Habitat Cost Assistance Programs
for the Texas Hill Country
By Chuck Kowaleski
Anyone who tries to improve habitat on their property finds out that it's an expensive process. What if you could find a partner willing to pay a portion of those costs and provide you with free technical assistance? There are several state and federal agencies that do just that. They include the Natural Resources Conservation Service (NRCS), a federal agency that provides assistance primarily for agricultural operations but also assists landowners with wildlife habitat improvement, the Farm Service Agency (FSA) who has a special set of conservation programs targeting environmentally sensitive land, the U.S. Fish & Wildlife Services Partners for Wildlife Program which focuses primarily on migratory birds, candidate, threatened or endangered species and Texas Parks & Wildlife Department's (TPWD) wildlife division field staff who provide technical assistance on wildlife and habitat issues and have a small amount of cost share assistance available for at-risk species. Each of these programs generally offers between 50-75% cost share and each has its own set of rules and requirements.
The Agricultural Tax Appraisal
Based on Wildlilfe Management Use
By Linda Campbell
Texas is known for its wide open spaces, plentiful resources, natural beauty and of course abundant wildlife. These open spaces are important to the people of Texas because they provide aesthetic and economic benefits through ecosystem services like recreation, water supply, carbon sequestration, and nutrient cycling. In order to preserve open space lands and their value to all Texans, qualifying properties may be taxed at a lower rate based on productivity rather than market value. This open-space appraisal (1-d-1) is based solely on the primary use of the land.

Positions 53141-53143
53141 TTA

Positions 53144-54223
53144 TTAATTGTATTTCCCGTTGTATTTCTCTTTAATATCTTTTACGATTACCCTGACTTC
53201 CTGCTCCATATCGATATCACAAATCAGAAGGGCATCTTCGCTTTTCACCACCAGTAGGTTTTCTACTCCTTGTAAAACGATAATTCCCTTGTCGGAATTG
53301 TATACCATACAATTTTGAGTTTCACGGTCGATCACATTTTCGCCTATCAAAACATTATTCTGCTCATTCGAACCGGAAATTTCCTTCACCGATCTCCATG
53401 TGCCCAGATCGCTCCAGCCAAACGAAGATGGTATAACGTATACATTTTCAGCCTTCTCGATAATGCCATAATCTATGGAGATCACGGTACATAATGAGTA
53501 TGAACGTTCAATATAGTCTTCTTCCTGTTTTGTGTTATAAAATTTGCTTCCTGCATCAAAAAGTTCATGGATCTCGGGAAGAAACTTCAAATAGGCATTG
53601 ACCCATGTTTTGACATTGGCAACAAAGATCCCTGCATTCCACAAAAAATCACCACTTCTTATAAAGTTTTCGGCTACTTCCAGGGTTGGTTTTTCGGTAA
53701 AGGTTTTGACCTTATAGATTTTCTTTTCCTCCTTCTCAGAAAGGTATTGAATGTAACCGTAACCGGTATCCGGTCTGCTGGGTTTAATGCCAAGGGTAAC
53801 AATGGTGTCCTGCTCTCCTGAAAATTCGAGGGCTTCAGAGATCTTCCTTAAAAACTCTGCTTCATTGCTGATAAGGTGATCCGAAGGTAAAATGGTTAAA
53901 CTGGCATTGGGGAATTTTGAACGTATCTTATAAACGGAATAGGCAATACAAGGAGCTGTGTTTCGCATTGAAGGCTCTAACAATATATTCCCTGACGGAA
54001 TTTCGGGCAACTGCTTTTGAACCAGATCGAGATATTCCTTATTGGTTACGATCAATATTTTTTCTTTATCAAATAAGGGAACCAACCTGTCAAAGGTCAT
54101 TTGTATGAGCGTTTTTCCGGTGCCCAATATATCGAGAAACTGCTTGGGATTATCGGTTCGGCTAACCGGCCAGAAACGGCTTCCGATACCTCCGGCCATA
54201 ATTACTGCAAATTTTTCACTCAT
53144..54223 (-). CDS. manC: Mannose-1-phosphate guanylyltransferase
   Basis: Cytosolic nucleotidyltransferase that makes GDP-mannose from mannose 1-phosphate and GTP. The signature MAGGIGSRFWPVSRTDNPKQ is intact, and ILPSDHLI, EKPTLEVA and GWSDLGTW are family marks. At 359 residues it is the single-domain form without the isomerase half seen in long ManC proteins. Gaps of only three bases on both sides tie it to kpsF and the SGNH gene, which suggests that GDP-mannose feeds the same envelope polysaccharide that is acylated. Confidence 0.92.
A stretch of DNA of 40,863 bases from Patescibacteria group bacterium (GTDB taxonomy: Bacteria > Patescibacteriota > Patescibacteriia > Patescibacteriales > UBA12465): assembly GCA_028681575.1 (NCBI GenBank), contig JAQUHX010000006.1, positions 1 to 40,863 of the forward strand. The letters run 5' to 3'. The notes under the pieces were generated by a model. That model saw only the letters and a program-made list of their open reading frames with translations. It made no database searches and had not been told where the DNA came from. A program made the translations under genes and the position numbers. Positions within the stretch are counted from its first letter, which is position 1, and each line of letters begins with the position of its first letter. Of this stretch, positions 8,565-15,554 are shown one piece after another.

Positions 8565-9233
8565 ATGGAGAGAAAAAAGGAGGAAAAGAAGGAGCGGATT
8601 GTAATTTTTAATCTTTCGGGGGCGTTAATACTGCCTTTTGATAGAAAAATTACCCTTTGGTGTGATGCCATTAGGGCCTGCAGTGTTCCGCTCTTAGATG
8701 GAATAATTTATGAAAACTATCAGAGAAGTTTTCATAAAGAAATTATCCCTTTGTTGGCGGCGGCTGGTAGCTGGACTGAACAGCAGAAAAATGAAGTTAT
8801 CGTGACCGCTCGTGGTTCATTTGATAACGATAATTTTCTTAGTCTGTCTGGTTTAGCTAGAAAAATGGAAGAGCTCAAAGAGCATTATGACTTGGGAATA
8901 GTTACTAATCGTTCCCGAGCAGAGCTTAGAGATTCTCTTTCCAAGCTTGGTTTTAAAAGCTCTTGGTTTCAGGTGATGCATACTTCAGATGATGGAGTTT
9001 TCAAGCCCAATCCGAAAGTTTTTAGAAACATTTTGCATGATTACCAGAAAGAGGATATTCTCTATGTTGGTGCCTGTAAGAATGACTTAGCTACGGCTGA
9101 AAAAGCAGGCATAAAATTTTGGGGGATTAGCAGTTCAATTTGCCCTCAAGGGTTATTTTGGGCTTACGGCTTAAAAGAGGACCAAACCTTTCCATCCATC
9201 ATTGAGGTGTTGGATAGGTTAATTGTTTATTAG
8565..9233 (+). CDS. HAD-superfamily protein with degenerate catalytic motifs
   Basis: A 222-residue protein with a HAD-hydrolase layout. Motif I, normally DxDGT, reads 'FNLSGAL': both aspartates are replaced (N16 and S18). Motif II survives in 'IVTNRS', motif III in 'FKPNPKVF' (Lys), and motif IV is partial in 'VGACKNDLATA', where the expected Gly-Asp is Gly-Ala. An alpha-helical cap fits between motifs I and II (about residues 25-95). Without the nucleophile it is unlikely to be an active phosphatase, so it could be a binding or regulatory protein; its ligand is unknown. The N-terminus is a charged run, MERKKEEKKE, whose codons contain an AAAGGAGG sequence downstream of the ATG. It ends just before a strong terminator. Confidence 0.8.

The Wildlife Management and Research
at the Pantex Nuclear Weapons Facility
Embracing National Security, Native Habitat, and Wildlife
By Jim Ray
Given its mission, it is hard for an outsider to grasp the commitment that the nation's primary maintenance and disassembly facility for the nation's nuclear weapons stockpile displays for native habitat and wildlife. But it's true, and I often proclaim that I am the biologist for the "most secure wildlife management area in the world."
Humming in the Texas Hill Country
By Mark Klym
"I was told by a birder that the only hummingbirds I would find in the Hill Country are Black-chinned." That was how a recent conversation began. I quickly pointed out that that simply is not the case. Of the 18 species found in Texas (23 in the United States), sixteen species have been recorded in the area generally described as the Edwards Plateau! A seventeenth species, the Magnificent Hummingbird, has occurred just off the south east edge of this region leaving only the Berylline Hummingbird as really undocumented in the area.